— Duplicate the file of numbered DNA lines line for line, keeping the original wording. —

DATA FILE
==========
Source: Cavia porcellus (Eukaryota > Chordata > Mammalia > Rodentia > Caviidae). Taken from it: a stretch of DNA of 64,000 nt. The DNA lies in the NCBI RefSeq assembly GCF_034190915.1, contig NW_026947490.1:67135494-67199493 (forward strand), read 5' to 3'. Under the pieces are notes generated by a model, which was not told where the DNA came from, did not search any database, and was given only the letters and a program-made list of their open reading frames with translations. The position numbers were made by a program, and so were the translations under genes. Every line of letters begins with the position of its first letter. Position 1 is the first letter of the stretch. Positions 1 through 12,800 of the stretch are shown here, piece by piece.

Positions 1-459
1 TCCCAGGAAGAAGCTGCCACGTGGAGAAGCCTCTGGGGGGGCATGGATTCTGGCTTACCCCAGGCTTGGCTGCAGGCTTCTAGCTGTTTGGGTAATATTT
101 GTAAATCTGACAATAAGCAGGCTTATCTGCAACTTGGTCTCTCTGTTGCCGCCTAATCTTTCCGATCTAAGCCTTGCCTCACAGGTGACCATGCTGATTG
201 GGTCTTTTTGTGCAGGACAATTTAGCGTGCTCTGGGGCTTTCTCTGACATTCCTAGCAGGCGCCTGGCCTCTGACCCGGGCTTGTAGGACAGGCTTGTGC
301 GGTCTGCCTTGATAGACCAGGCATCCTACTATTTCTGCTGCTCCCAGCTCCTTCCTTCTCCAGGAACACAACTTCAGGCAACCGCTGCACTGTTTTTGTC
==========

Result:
Source: Cavia porcellus (Eukaryota > Chordata > Mammalia > Rodentia > Caviidae). Taken from it: a stretch of DNA of 64,000 nt. The DNA lies in the NCBI RefSeq assembly GCF_034190915.1, contig NW_026947490.1:67135494-67199493 (forward strand), read 5' to 3'. Under the pieces are notes generated by a model, which was not told where the DNA came from, did not search any database, and was given only the letters and a program-made list of their open reading frames with translations. The position numbers were made by a program, and so were the translations under genes. Every line of letters begins with the position of its first letter. Position 1 is the first letter of the stretch. Positions 1 through 12,800 of the stretch are shown here, piece by piece.

Positions 1-459
1 TCCCAGGAAGAAGCTGCCACGTGGAGAAGCCTCTGGGGGGGCATGGATTCTGGCTTACCCCAGGCTTGGCTGCAGGCTTCTAGCTGTTTGGGTAATATTT
101 GTAAATCTGACAATAAGCAGGCTTATCTGCAACTTGGTCTCTCTGTTGCCGCCTAATCTTTCCGATCTAAGCCTTGCCTCACAGGTGACCATGCTGATTG
201 GGTCTTTTTGTGCAGGACAATTTAGCGTGCTCTGGGGCTTTCTCTGACATTCCTAGCAGGCGCCTGGCCTCTGACCCGGGCTTGTAGGACAGGCTTGTGC
301 GGTCTGCCTTGATAGACCAGGCATCCTACTATTTCTGCTGCTCCCAGCTCCTTCCTTCTCCAGGAACACAACTTCAGGCAACCGCTGCACTGTTTTTGTC